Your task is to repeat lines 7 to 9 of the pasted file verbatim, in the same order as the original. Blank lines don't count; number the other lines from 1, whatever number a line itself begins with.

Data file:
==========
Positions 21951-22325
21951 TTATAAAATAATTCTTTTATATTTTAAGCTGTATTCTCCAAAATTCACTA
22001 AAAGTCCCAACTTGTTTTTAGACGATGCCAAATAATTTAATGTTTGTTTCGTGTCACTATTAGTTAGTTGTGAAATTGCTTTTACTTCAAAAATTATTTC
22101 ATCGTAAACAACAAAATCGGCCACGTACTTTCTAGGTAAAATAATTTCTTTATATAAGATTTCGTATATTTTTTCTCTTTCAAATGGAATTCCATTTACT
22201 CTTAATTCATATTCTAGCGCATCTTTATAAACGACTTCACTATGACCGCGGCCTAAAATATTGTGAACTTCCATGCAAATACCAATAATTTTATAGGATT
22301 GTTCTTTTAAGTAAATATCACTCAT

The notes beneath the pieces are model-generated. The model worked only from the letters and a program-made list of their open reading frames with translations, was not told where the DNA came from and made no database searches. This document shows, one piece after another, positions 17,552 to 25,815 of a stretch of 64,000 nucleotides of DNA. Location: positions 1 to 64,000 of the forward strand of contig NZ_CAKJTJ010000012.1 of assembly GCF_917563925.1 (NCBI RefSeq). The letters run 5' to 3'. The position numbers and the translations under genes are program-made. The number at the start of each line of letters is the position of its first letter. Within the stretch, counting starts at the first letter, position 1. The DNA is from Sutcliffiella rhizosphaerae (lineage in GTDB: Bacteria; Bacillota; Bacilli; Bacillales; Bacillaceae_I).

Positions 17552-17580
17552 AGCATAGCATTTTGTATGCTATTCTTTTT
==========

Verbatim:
The notes beneath the pieces are model-generated. The model worked only from the letters and a program-made list of their open reading frames with translations, was not told where the DNA came from and made no database searches. This document shows, one piece after another, positions 17,552 to 25,815 of a stretch of 64,000 nucleotides of DNA. Location: positions 1 to 64,000 of the forward strand of contig NZ_CAKJTJ010000012.1 of assembly GCF_917563925.1 (NCBI RefSeq). The letters run 5' to 3'. The position numbers and the translations under genes are program-made. The number at the start of each line of letters is the position of its first letter. Within the stretch, counting starts at the first letter, position 1. The DNA is from Sutcliffiella rhizosphaerae (lineage in GTDB: Bacteria; Bacillota; Bacilli; Bacillales; Bacillaceae_I).

Positions 17552-17580
17552 AGCATAGCATTTTGTATGCTATTCTTTTT